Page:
Aloe 'Mauna Loa'
This succulent is a hybrid by Kelly Griffin of unknown parentage.
Aloe 'Mauna Loa' is a beautiful small succulent that forms star-shaped rosettes of green to bluish-green leaves with jagged toothed, pinkish-orange edges and studded with raised white ridges. The leaves get an orange-pink glow with pale purple undertones when the plant is grown in bright light. The rosettes grow up to 12 inches (30 cm) in diameter, usually smaller, producing offsets from the base to form clumps with time.
How to Grow and Care for Aloe 'Mauna Loa'
Light: When growing A. 'Mauna Loa' indoors, place your plant near a window with plenty of bright indirect light. Rotate the pot once or twice a week so that all sides of the plant receive equal lighting. Outdoors provide light shade, especially during the hottest parts of the day.
Soil: Plant A. 'Mauna Loa' in a well-drained soil mix formulated for succulents or make your own. Drainage is essential because too much moisture around roots can cause root rot.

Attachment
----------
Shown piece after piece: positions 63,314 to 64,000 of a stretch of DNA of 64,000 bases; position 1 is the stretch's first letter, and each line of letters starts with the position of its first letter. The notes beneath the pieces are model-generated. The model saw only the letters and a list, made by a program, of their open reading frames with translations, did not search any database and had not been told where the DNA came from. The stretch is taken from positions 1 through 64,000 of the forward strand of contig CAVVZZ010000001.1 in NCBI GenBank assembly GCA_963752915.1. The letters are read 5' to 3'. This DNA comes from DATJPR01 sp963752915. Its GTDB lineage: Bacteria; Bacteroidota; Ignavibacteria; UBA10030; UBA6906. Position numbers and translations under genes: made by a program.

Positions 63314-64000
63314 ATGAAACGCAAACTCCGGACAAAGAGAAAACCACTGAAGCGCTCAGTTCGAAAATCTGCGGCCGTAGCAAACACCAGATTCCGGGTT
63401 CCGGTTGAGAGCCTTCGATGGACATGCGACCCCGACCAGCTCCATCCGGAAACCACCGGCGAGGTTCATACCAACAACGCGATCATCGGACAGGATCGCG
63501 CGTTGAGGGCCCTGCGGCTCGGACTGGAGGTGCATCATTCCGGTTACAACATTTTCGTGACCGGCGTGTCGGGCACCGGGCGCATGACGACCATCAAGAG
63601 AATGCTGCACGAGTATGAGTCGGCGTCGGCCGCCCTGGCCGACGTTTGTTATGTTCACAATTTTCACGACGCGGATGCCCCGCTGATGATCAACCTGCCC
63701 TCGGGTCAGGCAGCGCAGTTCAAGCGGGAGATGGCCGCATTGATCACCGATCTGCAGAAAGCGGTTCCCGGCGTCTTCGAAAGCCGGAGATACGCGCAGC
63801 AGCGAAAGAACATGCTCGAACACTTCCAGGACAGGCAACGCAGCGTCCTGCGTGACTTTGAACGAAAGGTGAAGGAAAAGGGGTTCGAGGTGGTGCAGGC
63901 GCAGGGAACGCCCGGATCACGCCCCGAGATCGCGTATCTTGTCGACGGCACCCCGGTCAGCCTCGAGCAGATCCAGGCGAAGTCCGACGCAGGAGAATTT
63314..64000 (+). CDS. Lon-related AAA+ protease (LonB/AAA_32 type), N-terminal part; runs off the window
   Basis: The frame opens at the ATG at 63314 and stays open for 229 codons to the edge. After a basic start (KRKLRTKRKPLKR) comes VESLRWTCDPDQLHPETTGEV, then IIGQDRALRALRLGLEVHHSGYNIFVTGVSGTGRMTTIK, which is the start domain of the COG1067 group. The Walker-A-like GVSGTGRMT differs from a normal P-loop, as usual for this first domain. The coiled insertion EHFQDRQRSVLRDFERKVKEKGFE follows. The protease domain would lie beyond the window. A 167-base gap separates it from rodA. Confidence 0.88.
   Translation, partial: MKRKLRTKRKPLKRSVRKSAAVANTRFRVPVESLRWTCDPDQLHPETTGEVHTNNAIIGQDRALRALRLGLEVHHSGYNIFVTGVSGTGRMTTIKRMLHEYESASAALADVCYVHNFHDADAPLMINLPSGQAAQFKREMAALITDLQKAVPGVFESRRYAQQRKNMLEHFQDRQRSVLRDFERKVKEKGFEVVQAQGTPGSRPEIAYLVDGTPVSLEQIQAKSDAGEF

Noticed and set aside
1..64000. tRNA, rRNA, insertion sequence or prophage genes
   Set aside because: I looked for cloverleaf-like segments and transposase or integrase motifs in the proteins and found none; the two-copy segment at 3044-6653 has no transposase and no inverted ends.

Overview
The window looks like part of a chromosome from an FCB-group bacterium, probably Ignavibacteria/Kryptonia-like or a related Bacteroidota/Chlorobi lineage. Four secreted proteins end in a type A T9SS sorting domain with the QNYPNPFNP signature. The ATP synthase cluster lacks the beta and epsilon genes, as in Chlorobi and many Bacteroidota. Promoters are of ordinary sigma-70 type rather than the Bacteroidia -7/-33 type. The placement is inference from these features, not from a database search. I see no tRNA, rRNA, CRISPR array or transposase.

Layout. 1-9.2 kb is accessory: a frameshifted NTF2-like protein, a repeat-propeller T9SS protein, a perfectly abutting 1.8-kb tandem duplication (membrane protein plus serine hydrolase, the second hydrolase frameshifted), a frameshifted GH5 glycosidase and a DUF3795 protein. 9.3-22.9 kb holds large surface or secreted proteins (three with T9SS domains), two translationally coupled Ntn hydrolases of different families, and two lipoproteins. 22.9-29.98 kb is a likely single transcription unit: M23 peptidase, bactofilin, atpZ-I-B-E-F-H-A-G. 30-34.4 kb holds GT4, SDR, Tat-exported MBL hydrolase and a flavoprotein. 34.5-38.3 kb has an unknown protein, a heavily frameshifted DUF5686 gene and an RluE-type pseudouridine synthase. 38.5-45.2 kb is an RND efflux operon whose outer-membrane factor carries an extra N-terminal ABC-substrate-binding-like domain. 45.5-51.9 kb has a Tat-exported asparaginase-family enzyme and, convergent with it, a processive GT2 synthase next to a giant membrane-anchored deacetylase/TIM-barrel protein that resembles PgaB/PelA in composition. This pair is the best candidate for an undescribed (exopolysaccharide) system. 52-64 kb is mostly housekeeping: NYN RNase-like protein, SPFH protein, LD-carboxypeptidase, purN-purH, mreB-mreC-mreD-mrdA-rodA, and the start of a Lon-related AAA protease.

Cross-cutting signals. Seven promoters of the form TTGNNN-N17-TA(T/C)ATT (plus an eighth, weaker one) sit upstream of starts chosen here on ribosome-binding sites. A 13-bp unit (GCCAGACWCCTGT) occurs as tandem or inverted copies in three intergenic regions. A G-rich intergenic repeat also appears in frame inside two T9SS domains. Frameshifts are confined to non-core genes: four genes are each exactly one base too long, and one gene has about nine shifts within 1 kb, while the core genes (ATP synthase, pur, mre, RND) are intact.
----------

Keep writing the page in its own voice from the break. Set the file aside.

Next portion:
Temperature: This succulent grows at its best between 50 to 85 °F (10 to 30 °C). When temperatures shift below 50 °F (10 °C), it is time to bring your plant back inside. A. 'Mauna Loa' can withstand temperatures as low as 30 °F (-1.1 °C). USDA Plant Hardiness Zones 10a to 11b, 30 to 50 °F (-1.1 to 10 °C).
Watering: This succulent does need regular watering but is very tolerant of drought conditions for short periods. Water deeply, but only when the soil is dry. Cut back on watering during the winter months. Do not let water stand in the rosettes.
Fertilizing: A. 'Mauna Loa' generally does not require fertilizer but may benefit from the extra nutrients. Feed with a fertilizer for succulents in spring and summer only. Be sure to follow the label directions.
Repotting: This plant is not particularly fast-growing and will only rarely need repotting. Repot it in the spring in a container a few inches larger in diameter every few years to keep it from becoming rootbound.
Propagation: Propagating A. 'Mauna Loa' can be done using offsets from a mature plant. Remove the offsets from late spring to early summer.
Learn more at How to Grow and Care for Aloe.
Toxicity of Aloe 'Mauna Loa'
A. 'Mauna Loa' is not listed as toxic for people and pets.
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